Server shipments may be down overall in Europe, the Middle East and Africa (“EMEA” as a unit), but those that are being shipped are increasingly of the virtualized sort.
Virtualization brings flexibility and cost savings, among other benefits, and the server industry is starting to reflect the advantages of virtualized server environments.
Roughly 33 percent of all new servers shipped in the EMEA region during the fourth quarter of 2013 were virtualized, according to a recent IDC (News - Alert) report, with a total of 200,300 new virtual servers coming online in the fourth quarter. This is up from 30 percent from a year ago.
Virtualization licenses distributed this quarter grew year-over-year by 12 percent to 282,300, while EMEA virtualization software revenue increased even more significantly by 14.2 percent to $456.3 million.
Physical server shipments were slightly down in the fourth quarter, according to IDC, declining .03 percent year-over-year and totaling 606,400 new units.
“Although the server hardware market is stagnating, virtualization efforts are continuing across our region," said Andreas Olah, research analyst for the enterprise server group at IDC EMEA. “Many smaller businesses have already embraced these technologies, and the virtualization topic is maturing. This is evident from the fact that discussions in European organizations have moved on from initial approaches that focused mainly on hypervisor choice towards management and automation tools that let virtual machines move seamlessly between servers, and even between clouds in a hybrid model.”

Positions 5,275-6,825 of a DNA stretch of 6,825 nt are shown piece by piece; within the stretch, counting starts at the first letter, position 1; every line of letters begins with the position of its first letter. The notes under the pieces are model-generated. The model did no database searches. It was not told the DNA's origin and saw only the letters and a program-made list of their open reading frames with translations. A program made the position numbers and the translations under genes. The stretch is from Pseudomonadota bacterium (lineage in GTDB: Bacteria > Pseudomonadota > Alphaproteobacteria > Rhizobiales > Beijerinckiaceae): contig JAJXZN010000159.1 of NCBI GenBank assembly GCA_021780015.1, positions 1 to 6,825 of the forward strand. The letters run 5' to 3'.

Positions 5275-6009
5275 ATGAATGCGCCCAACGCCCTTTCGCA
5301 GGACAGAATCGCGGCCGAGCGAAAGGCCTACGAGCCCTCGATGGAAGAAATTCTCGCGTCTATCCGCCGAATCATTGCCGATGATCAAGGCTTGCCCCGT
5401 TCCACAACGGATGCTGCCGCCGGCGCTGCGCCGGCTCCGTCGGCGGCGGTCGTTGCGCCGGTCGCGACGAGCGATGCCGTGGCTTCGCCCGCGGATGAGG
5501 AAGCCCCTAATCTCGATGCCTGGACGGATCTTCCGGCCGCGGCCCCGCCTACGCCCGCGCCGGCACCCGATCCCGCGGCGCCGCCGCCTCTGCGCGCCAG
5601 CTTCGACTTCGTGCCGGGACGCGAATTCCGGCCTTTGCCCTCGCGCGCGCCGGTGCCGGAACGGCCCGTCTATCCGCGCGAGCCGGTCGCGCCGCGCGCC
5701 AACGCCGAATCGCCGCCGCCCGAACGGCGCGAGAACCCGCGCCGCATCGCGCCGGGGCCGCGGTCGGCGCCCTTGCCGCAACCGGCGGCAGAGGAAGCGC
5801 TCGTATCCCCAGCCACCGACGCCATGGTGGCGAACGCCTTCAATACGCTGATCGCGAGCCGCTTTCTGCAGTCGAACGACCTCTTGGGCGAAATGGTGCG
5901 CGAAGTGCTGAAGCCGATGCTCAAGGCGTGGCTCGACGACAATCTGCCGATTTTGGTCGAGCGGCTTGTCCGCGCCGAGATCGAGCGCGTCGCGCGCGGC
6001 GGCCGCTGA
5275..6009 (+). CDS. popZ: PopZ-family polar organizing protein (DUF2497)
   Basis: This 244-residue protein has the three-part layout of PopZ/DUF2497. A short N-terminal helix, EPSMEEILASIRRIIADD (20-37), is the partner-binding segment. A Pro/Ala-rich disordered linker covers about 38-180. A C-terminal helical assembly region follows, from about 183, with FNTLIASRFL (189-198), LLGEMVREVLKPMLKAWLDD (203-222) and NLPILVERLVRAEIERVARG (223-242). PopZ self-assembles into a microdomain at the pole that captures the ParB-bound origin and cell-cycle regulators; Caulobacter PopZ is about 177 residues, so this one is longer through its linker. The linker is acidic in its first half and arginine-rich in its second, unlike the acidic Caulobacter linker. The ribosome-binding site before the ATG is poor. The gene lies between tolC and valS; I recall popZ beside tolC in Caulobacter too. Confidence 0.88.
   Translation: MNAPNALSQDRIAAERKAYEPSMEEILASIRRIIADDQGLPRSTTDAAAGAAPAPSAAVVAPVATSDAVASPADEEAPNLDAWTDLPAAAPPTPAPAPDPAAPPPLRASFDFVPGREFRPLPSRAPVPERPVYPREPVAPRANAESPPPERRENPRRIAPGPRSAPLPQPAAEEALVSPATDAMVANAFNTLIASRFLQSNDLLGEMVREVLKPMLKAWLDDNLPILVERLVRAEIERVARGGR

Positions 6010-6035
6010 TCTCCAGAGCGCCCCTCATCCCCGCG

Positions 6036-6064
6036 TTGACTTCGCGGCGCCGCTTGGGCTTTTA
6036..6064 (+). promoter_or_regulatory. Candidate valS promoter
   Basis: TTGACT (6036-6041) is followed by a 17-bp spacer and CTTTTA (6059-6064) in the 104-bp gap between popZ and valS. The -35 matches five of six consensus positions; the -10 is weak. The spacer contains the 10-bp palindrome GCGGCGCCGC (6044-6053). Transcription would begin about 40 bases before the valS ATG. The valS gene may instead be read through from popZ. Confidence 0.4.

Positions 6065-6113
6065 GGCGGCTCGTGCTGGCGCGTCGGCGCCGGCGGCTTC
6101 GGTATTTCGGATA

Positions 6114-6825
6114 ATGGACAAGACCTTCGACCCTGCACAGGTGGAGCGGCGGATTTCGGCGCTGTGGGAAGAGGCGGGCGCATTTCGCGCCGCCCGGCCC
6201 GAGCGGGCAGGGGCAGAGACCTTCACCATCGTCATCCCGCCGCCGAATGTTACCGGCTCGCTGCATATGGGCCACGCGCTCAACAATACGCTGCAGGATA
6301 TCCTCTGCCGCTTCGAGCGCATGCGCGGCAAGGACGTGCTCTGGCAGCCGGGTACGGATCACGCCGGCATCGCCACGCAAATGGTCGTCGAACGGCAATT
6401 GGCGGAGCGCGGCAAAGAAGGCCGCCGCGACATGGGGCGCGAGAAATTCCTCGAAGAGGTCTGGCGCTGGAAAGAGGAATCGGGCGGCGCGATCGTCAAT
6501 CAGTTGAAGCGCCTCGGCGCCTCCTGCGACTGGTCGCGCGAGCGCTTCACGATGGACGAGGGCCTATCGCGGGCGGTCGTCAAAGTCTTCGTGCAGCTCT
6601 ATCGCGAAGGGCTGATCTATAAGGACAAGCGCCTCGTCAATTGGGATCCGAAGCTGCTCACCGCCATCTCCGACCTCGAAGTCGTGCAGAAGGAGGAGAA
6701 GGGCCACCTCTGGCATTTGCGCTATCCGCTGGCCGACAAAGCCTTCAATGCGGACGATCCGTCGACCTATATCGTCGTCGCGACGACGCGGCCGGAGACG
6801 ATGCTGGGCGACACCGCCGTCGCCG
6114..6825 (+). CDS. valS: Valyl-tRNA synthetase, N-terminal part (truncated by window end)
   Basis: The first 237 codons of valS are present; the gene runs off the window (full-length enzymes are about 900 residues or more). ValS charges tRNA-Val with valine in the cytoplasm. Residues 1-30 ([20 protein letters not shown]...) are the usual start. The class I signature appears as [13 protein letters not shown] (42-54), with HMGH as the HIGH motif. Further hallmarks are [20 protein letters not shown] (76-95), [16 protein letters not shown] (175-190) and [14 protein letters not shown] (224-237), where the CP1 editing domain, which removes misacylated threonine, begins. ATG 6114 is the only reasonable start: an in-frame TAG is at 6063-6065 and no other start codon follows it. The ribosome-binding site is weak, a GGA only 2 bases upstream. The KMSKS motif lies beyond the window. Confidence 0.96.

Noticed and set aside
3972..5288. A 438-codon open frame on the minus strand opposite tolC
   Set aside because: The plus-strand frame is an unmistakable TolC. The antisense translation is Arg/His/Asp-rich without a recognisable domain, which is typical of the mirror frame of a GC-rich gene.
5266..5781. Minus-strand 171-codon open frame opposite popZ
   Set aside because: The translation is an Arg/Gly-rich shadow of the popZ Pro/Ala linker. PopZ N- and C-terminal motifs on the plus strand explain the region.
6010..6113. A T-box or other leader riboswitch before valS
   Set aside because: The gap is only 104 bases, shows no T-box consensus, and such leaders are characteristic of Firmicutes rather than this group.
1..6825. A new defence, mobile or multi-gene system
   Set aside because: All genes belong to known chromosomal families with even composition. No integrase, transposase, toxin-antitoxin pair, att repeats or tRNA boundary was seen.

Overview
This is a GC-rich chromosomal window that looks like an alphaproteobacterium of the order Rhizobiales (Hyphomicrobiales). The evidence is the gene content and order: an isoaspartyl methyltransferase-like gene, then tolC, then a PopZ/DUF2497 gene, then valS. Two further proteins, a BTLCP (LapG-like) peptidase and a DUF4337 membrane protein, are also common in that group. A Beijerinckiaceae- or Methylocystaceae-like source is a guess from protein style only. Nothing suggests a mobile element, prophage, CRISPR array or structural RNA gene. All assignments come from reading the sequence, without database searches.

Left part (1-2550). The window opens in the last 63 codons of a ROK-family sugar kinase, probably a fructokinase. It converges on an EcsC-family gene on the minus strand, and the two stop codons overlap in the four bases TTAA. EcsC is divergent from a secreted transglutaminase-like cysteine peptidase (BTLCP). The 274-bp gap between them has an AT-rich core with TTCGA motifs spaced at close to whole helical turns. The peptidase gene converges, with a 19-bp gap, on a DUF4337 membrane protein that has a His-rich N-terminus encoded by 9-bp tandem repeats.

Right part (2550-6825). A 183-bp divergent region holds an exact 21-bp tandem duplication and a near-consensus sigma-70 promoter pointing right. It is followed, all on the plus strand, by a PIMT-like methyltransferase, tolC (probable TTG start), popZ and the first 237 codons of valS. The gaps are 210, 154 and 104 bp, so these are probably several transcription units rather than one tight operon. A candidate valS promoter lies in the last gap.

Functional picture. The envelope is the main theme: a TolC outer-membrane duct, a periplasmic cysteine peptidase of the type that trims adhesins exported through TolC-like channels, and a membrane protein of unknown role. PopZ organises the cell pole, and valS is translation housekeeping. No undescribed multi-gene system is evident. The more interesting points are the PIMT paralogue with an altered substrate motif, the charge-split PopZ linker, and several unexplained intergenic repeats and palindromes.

VMware continues to be the market leader in server virtualization, according to IDC, with 52 percent of the market. Microsoft (News - Alert) trails behind with 33 percent of the server virtualization market, with the rest made up of Citrix, Parallels and others.
“The leading virtualization vendors are aggressively pushing holistic stack approaches that include various tools and links to their own cloud offerings, such as VMware with its software-defined datacenter model with vCloud Hybrid Service, and Microsoft's extensive Cloud OS framework,” Olah added. “Although clients were initially overwhelmed by the complexity of these approaches, their value proposition is becoming better understood, which drives wider adoption of these types of holistic solutions.”
Unsurprisingly, emerging markets are adopting virtualization fastest since they have less existing infrastructure and in many cases are leaping over several generations of technology in their attempt to catch up with regions that are more established.
“Server virtualization in Central and Eastern Europe is still developing at lower rates than in Western Europe, due to widespread usage of entry-level dedicated single-socket tower servers for only one or two applications without using virtualization technology", said Mohamed Hefny, senior research analyst of systems and infrastructure solutions at IDC CEMA. “At the same time, virtualization rates for the Middle East and Africa are comparable to levels seen in Western Europe, as the region is known to take leaps to the latest technologies and is catching up with the latest trends, while skipping several steps in between.”
Western Europe leads the way in server virtualization in the region, with a 33.8 adoption rate in the fourth quarter. Despite a 3.3 percent contraction in server shipments in Central and Eastern Europe, the Middle East and Africa also saw a 10.3 percent growth rate in virtualized servers year-over-year.
Edited by Rory J. Thompson